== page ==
Tuesday, September 18, 2012

Morris Berman at Clark University - it is consummated.

There is a manner in which Christ's last words from the cross in John's gospel can be interpreted as  symbolizing not only the completion of the act of atonement, but indeed the closure of one epoch and beginning of another. The ruler of the world is cast out and the Son is glorified. The world, for the author of the Gospel of John, has changed. For Morris Berman, the reign of capital and the rule of modernity have begun to break and the precipitous economic decline of the United States and Europe mark the beginning of an irreversible transition to a new historical epoch.

The notion of the consummation of an age brings with it a certain amount of dread. The old order with which we are familiar, the construct by which we have encoded our lives with meaning and purpose, threatens to collapse. When ashes lay scattered and the soot dissipates from the air, an unknown scape lay in front of us, even if only a reflection of our psyche now bereft of meaning and left with the mammoth task of  re-codifying existence.

The consummation of an age has happened in history; epochal change has brought one world to birth and another to dissolution. Comparatively few are those who live through such times. According to Morris Berman, radical social historian extraordinaire, we are living amid such change. Berman's basic thesis states that capitalism is undergoing its collapse and with it coincides the end of modernity or, as Romano Gaurdini famously titled it in his influential work in 1932, the end of the modern world. Capitalism cannot continue, however, rather than undergoing a self-initiated change, the United States will persist with the capitalist model until the model is exhausted. The crash of 2008 will not be the last and the stagnate economy will not likely return to form as we reach limits of consumption. Many factors will facilitate the collapse: the persistence of financial practices that facilitated the crash of 2008, the inevitability of peak oil, misguided war ventures, and the continued consolidation of wealth to name a few. Capitalism, having been left unchecked and becoming the dominant financial model across the globe, collapses and brings the modern world with it. It is, according to Berman, the break in the arc of capitalism, the death throes of declining age and the birth pangs of another, the total shifting of paradigms. The financial pitfall undergone in the global economy has no tenable exit as the socio-economic system declines steadily towards dissolution prior to redefinition.

Berman's model is indeed, depending upon one's perspective, the most pessimistic or optimistic casting of the future (a process he believes will be complete by 2100, the first year after the modern world). Depending upon one's perspective, he notes, one has either the fortune or misfortune to live through such epochal change, though for many the immediate experience is one of internal anxiety, crushing necessity, and hopelessness as one struggles to retain prescribed life patterns within a society in which they are increasingly obsolete.

Berman's thesis is an example of talking about "great ideas," ideas which are colossal in scope. It is admittedly impossible to fully wrap one's mind around the notion of epochal change, that in forty years capitalism and capitalist society will no longer exist and that be the beginning of the next century society will have as much in common with our own as we do the medievals. Nevertheless, Berman sticks by this and he offers some compelling proofs of his diagnosis.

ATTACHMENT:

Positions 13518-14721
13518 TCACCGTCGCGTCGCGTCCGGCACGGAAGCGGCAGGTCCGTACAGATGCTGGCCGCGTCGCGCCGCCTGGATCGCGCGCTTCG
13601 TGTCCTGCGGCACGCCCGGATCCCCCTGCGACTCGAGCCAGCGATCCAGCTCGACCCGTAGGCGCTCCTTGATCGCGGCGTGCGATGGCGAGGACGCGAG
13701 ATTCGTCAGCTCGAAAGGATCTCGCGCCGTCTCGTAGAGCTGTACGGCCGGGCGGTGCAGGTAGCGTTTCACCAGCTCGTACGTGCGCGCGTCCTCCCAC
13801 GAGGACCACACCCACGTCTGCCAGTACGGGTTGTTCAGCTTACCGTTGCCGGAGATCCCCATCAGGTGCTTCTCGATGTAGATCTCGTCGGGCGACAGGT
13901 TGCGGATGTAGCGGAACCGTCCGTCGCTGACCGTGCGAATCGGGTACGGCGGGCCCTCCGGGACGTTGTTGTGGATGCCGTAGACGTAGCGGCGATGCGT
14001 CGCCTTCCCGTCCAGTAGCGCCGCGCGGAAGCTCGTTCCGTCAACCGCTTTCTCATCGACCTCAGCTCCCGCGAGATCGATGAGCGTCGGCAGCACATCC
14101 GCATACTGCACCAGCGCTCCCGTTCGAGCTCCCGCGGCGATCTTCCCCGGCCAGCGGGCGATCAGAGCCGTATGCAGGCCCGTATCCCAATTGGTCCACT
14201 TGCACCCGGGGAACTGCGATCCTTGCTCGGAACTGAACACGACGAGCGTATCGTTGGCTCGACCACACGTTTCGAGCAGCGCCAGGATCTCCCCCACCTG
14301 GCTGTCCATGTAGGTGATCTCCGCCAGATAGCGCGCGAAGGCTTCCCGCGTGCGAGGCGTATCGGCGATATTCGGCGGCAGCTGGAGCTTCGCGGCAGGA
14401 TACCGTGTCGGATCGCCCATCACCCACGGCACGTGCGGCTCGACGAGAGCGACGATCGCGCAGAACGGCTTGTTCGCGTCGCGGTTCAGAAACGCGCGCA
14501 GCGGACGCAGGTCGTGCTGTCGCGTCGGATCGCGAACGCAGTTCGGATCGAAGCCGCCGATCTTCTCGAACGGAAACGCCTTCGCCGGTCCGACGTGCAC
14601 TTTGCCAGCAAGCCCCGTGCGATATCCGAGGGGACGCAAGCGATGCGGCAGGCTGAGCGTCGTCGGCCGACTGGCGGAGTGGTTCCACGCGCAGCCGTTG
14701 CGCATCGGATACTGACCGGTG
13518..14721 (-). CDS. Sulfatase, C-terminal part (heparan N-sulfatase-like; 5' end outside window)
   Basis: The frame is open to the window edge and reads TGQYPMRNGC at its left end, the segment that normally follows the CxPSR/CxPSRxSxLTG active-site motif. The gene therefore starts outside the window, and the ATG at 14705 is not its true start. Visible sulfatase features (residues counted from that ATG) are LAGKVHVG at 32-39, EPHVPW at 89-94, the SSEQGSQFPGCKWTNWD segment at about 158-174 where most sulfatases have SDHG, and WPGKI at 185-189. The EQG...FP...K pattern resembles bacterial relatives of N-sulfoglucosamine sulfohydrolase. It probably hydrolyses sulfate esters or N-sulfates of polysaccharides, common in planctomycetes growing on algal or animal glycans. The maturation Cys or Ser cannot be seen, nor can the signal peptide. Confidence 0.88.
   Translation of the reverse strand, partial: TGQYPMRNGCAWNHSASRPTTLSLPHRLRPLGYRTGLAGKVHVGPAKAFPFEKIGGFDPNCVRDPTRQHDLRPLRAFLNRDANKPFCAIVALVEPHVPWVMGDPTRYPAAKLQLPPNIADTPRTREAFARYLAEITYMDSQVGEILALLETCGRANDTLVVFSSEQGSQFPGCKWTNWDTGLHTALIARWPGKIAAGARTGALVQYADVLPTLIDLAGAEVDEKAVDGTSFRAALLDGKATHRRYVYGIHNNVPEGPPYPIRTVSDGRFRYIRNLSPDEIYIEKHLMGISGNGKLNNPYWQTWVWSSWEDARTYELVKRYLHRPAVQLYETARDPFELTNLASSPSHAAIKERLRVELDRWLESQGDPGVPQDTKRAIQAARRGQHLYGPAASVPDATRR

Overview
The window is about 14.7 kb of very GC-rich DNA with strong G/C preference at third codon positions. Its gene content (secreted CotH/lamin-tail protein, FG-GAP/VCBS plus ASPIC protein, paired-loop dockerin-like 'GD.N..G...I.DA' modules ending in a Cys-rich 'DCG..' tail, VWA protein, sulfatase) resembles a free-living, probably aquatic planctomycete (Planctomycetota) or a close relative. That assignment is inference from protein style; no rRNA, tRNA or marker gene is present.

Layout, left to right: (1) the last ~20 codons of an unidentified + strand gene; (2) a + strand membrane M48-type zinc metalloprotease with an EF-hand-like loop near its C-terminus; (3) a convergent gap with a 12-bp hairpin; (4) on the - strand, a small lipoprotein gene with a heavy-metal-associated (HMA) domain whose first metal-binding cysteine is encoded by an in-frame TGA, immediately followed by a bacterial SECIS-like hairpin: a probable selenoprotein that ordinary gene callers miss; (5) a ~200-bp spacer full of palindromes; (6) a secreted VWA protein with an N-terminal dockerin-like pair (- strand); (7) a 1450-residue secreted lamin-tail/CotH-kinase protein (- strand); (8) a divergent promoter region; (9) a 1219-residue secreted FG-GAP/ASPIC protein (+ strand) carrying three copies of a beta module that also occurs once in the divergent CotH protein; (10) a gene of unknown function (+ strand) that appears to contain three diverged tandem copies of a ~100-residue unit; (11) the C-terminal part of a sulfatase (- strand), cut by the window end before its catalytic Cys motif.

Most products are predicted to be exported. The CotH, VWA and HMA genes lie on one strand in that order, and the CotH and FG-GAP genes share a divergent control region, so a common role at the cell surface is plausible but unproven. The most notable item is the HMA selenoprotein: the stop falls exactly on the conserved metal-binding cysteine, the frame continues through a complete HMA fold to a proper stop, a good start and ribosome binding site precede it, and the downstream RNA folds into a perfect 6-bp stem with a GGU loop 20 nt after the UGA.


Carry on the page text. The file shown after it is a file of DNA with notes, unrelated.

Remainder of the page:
Is Berman correct? This is another matter entirely. Since at least Gaurdini's work, if not before, observers had commented the the rise of the mass production of financial capital signaled the decline of capitalism if not the modern world as whole due to forces effecting the culture as whole. Berman is not, therefore, alone in his analysis. Even this election cycle has played upon theme to some extent, or, at the very least, the theme of transition. Republicans offer the possibility of restoring a bygone era of the American economy while Democrats pursue the re-engineering of society believing the past to be irretrievable. In some sense, then, I think Berman is correct in his estimation that people have begun to sense that transition is taking place, though it is a transition to something entirely unknown.

There are certain cultural indicators that would make one intuitively feel Berman is on to something in his analysis. All economic indicators suggest upward mobility has come to an end in American society, intimating an end to the economic promise of capitalism and in turn the pragmatic cessation of one of modernism's philosophical presuppositions. There is also, as Berman himself noted, the absurdity of the "bottom 90%." Fiscal capital is in a period of being generated among and coalesced into a limited percentage of economic participants and creating striking examples of disproportionate earnings. The consolation of wealth increasingly occurs through practices which violate the common ethical presuppositions of the Western world, democratic-capitalist societies in particular.

The above circumstances, according to Berman, occasion the rise of social protest movements, most recently seen in Occupy Wallstreet. In Berman's analysis, Occupy Wallstreet is a failure and had little hope of succeeding for two reasons. First, the movement lacked the political structure and necessary hierarchy to become a component of the political process, eventually leading to social and economic reform. Second, Occupy Wallstreet's expressed goal looks to do little more than change the window dressing of the system. But as much as we should expect future economic crashes in our lifetime, we should also expect future protest movements; the social conditions are ripe, in Berman's estimation, for continued future unrest.